Another match, another scalp, another historic night. This has very much been the story of Icelandic football over the past two years, with this pattern seemingly showing no signs of abating.
Not so long ago, tournament football was accepted amongst Icelandic fans as an impossibility. This was almost broken when the team reached the European playoffs for a spot in the 2014 FIFA World Cup, only to be knocked out over two legs by overpowering Croatian quantity.
It seemed after this that the dream would never be fulfilled. However, the events following the 2014 World Cup for this group of players was quite extraordinary.
Despite having broken new ground with their play off place, Iceland refused to see this as their bow, and these incredibly resilient and determined players recognised that with the European championships extended to 24 teams, this could be their chance.
The displays in the qualifying campaign were nothing short of astonishing. An early 3-0 win over Turkey in Reykjavik came as a result of a fantastic team performance, with a double over a surprisingly bad Holland side going down as the two greatest nights in Icelandic footballing folklore.
In fact, the team was so good, they would've made the tournament with or without the team expansion. Either way, the dream of the nation, and one man in particular, came true.
That man was Iceland's greatest footballing son, one Eidur Gudjohnsen. Despite an illustrious career with the likes of Chelsea and Barcelona, a major tournament had been the one thing that had eluded him, as so often happens to players with the reputation of 'big fish in a small pond' in regards to their national team.
His generation wasn't completely bereft of quality, with players such as Hermann Hraidarsson and Heidar Helguson being of a decent footballing standard, although quality wasn't spread widely enough across the team in order to truly achieve something.
Therefore his decision to retire from Iceland in 2013, as well as his decision to reverse that last year with his dream in sight, were both fully understandable. Regardless of whatever was going to happen at this tournament, the fact that Iceland had even got there meant that this was always going to be a special moment for them.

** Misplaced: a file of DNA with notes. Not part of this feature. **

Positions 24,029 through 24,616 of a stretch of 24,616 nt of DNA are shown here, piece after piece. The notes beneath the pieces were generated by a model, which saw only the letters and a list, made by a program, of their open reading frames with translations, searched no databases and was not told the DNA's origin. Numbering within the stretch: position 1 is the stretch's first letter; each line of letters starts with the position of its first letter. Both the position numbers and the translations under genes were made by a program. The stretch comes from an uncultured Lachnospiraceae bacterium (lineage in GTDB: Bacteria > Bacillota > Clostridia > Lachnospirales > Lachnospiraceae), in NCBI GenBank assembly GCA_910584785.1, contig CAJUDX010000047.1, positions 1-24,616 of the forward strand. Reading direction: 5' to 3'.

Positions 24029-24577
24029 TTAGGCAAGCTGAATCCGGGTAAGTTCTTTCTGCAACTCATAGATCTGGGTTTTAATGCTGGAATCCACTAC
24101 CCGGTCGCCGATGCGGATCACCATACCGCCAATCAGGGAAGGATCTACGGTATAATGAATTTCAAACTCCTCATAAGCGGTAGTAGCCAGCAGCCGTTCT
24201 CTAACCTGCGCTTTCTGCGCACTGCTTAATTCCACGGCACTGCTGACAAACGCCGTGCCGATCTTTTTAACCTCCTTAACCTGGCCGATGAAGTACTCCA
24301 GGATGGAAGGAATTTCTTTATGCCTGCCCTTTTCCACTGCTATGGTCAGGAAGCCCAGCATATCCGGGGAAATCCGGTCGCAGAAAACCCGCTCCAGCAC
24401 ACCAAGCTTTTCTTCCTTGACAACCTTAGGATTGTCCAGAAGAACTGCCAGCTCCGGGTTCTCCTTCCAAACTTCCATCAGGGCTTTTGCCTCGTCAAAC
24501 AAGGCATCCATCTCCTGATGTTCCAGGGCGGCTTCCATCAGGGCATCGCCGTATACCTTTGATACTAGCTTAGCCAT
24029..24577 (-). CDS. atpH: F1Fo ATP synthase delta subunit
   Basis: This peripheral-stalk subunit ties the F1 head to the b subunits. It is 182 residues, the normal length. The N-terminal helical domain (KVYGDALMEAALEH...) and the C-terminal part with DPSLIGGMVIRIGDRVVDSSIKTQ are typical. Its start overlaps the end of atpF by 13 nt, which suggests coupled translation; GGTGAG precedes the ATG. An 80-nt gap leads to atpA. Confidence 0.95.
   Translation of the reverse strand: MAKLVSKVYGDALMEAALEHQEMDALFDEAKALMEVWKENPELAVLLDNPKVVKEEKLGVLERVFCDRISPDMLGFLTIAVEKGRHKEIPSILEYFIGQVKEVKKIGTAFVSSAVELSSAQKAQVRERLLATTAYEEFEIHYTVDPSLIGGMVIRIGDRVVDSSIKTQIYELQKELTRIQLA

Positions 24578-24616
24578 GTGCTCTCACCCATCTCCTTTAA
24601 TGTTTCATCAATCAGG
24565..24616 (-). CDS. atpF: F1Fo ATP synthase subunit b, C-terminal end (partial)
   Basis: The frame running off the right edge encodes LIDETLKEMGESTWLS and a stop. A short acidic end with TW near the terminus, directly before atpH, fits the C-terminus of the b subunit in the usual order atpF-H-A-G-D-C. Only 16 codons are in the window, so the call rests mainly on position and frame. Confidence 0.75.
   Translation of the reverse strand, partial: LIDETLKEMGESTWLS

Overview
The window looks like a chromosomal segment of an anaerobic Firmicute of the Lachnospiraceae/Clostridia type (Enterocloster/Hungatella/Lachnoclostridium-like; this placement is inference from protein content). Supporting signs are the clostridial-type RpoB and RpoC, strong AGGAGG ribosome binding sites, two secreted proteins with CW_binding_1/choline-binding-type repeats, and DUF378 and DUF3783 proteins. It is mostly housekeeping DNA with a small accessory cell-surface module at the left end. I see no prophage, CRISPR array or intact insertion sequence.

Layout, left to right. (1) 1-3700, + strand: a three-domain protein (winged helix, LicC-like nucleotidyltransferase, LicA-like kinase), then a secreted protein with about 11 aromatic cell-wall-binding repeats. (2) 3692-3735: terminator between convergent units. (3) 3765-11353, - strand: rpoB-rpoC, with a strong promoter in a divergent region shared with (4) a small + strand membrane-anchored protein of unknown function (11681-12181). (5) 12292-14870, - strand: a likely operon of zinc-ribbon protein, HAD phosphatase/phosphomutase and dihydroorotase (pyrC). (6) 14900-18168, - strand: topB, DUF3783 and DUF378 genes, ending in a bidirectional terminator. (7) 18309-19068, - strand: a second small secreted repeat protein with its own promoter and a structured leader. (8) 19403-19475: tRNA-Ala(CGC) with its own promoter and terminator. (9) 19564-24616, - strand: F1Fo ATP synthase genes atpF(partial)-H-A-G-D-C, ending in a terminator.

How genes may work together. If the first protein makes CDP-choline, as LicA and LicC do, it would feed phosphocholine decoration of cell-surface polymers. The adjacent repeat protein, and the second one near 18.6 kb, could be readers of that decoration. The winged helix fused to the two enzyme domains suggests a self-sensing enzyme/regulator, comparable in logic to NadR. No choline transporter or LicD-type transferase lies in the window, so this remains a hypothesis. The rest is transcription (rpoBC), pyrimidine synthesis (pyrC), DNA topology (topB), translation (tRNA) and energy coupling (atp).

A special moment soon became a legendary one as Bjarnason's fierce volley gave them a point against Portugal. Another satisfactory draw to Hungary followed before Traustason's 94th minute winner put them not only through to the knockout stages, but above Portugal.
The fans have been spectacular and even the sheer passion in the Icelandic commentary of Traustason's goal makes Martin Tyler's famous 'Agueroooooo!' call look like a child's reaction to a throw in.
Monday night's victory over England was the biggest achievement of the lot. Organised, well drilled, and demonstrating shades of Rory Delap with Gunnarsson's long throw ins, Iceland taught England a footballing lesson.
No David vs Goliath seen here, not even a match reminiscent of Chelsea vs Barcelona; there was no parking the bus or playing negative football, with the chances created on the counter probably being about as clear cut as any chances England had over the entire 90 minutes.
Crucially for Iceland, their key players performed. Sigurdsson, the star, and Sigthorsson the goalscorer have both demonstrated their talents, with Halldorsson, Gunnarsson and Bjarnason not far behind. The only thing missing is a performance from Finnbogason and a fairytale goal from the man Gudjohnsen himself, but perhaps those moments are being saved for later in the tournament.
This is a team which knows no boundaries, having never tasted failure and having claimed some incredible scalps, the sky is the limit. Next up is an under-performing France team, who may be on a different level to England, but who would bet against Iceland now?
As for the 330,000 strong Icelandic population, we could be seeing the entirety of them in France soon if their beloved team gets much further, adorned with the requisite Viking head-wear, Thor's hammer in one hand, and a chunk of Hakarl in the other.
With a population the size of Leicester, the Leicester torch has been passed on to them in this tournament, and who knows, a similarly spectacular ending to a fairy-tale year could be just around the corner.